Scrap buyers took down the market on the heels of lower finished steel prices and shorter lead times. Stable export prices and January’s cold snap, however, limited the downside of ferrous scrap metal prices across the US.
Chicago’s Ferrous Scrap Metal Market
Scrap negotiations froze as February’s trade kicked off in Chicago. Scrap dealers were met with canceled orders and limited demand, that suppressed February’s scrap market. Prime grades took the largest hit at down $30 per gross while cut grades decreased $10 – $15 per gross compared to January. Shredded scrap was sideways in Chicago, with winter weather impeding shredder feed flows.
January’s cold snap disrupted scrap metal movement in Chicago from January 12th – January 19th. Limited scrap metal was delivered to dealers’ yards or to steel mills in the Midwest, Great Lakes, and the Ohio and Tennessee Valleys for the entire week.
“I would like to thank our recycling partners for their patience as we worked through last month’s polar vortex,” states Ron Antos, Dispatch Manager. “Mother nature challenged us with snow and freezing temperatures, making it challenging to safely dispatch 100 trucks.”
Chicago’s Non-Ferrous Scrap Metal Market
Copper prices retreated and fell to their lowest level in nearly two weeks due to the US dollar showing signs of strength and to no signals of US rate cut in March. Although tighter supply and positive data from top consumer China have lent some support, the troubled Chinese property sector is still a concern. However, copper, used in power and construction, is likely to find a price floor quickly as rising investment in the power grid in China helps to offset the country’s sluggish property sector. The trend is upwards for the next couple of months. A private-sector survey showed that China’s factory activity expanded in January and new export orders registered the first rise since June.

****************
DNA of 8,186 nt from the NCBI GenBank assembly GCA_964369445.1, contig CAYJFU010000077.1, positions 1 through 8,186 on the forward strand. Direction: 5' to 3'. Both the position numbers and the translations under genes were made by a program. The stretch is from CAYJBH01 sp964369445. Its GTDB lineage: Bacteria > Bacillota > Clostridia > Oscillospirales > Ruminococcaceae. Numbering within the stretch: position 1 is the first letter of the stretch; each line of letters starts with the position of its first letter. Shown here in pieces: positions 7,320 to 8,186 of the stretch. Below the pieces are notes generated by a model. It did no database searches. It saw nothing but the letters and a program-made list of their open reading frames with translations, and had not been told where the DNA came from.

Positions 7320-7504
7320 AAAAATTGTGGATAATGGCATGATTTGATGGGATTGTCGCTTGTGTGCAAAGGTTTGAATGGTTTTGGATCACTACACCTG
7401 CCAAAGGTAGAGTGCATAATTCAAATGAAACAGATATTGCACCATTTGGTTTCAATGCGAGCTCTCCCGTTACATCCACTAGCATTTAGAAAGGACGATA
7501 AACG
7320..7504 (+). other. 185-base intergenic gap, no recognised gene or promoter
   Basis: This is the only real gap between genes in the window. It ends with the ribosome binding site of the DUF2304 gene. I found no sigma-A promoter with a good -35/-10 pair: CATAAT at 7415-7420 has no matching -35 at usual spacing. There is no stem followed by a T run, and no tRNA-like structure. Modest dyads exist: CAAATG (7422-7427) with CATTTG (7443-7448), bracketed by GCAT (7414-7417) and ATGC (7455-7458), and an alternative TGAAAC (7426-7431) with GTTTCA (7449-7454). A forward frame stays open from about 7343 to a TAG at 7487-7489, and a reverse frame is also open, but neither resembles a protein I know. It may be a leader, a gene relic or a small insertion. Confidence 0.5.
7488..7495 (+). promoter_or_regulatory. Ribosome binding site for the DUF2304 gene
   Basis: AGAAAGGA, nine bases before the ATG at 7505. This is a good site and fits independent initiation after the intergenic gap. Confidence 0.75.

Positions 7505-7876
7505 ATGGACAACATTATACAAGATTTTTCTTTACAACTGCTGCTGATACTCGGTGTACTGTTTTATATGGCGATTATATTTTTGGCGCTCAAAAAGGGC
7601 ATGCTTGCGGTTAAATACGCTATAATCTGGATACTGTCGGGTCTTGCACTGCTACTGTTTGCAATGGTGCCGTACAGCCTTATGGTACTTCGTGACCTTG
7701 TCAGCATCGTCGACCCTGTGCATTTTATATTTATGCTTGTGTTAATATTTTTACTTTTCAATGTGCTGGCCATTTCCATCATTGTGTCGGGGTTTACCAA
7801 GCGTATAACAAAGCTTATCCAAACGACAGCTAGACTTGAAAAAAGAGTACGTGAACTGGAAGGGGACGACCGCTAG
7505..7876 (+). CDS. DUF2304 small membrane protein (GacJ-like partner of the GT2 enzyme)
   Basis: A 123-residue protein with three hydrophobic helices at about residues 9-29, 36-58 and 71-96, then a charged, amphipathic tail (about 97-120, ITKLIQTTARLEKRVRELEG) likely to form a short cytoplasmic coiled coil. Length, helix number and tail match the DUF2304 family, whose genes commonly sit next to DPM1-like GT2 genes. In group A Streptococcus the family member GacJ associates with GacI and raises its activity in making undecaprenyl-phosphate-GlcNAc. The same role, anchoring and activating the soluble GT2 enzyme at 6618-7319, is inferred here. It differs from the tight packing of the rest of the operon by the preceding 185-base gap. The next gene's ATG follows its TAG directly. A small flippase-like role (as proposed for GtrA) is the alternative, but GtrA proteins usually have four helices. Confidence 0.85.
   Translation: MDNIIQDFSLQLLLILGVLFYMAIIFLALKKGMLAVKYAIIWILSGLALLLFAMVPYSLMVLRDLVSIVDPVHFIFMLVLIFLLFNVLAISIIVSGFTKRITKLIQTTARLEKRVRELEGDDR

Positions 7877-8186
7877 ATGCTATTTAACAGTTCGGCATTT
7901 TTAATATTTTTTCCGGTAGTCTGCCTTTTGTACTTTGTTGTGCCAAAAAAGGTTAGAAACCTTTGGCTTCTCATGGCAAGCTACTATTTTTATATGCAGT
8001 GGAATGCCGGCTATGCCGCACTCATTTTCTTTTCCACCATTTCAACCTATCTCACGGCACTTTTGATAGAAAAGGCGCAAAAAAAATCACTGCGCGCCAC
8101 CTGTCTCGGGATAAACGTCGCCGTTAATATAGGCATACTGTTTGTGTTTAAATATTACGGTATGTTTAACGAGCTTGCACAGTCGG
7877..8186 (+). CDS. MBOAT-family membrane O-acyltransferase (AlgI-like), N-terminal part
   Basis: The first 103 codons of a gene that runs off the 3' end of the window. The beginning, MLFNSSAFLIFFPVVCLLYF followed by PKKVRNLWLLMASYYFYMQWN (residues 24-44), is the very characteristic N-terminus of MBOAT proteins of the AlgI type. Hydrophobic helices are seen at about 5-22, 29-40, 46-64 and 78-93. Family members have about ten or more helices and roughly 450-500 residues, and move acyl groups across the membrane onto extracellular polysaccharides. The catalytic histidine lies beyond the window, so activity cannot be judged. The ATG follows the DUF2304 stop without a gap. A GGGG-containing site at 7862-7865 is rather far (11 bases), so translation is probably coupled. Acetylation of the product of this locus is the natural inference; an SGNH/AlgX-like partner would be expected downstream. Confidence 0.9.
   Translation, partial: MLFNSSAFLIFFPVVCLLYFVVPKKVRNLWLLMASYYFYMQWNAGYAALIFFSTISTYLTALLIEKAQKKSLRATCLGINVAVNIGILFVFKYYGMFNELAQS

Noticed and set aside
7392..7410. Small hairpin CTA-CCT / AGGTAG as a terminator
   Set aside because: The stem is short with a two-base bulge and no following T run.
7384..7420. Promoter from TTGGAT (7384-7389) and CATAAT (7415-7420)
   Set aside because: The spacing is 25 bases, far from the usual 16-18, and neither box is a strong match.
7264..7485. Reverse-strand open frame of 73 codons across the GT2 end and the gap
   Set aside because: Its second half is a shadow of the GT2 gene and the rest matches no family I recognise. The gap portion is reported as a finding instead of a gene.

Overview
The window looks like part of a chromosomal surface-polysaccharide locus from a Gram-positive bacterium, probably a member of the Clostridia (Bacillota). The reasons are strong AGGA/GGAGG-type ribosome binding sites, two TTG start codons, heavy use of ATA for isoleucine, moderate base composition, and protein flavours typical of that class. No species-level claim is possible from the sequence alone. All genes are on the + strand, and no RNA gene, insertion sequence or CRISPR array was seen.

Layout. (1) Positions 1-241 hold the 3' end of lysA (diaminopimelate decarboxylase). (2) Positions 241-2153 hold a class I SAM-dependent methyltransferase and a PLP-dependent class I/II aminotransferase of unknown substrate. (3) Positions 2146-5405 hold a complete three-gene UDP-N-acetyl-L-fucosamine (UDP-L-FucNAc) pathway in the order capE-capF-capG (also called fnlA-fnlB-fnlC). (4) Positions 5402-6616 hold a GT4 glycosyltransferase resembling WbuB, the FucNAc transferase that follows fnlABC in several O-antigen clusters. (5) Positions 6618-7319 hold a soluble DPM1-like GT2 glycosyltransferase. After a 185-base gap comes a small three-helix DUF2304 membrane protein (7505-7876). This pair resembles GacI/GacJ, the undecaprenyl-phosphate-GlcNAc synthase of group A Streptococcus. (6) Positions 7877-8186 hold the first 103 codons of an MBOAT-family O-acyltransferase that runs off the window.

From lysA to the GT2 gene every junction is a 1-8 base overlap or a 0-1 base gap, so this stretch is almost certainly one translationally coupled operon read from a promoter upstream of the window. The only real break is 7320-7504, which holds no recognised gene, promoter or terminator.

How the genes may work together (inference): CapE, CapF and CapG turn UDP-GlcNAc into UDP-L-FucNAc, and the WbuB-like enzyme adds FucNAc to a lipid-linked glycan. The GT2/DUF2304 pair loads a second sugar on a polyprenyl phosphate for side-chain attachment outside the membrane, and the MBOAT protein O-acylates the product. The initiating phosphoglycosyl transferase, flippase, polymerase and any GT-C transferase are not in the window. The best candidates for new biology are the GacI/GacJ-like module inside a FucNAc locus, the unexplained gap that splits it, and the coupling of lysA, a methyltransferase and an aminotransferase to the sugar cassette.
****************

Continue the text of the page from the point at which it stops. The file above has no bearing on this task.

Aluminum scrap prices remained stable the first few days of the month and are expected to rise against a strong domestic mill and smelter demand, a healthy export appetite, and a rising LME Aluminum price.
Meanwhile, stainless steel scrap prices are inching up and not following the declining LME nickel price. The nickel market which has continued to fall, is now down 4.5% from the first of the year and is fast approaching the $7.00/lb. mark. A horrible winter along with a slowdown in in demand from the manufacturing sector has caused stainless steel scrap to flow slower than usual into dealer yards. Mill order books are improving, and so is their need for scrap, which is causing prices for 300 series stainless steel to rise against a declining nickel price.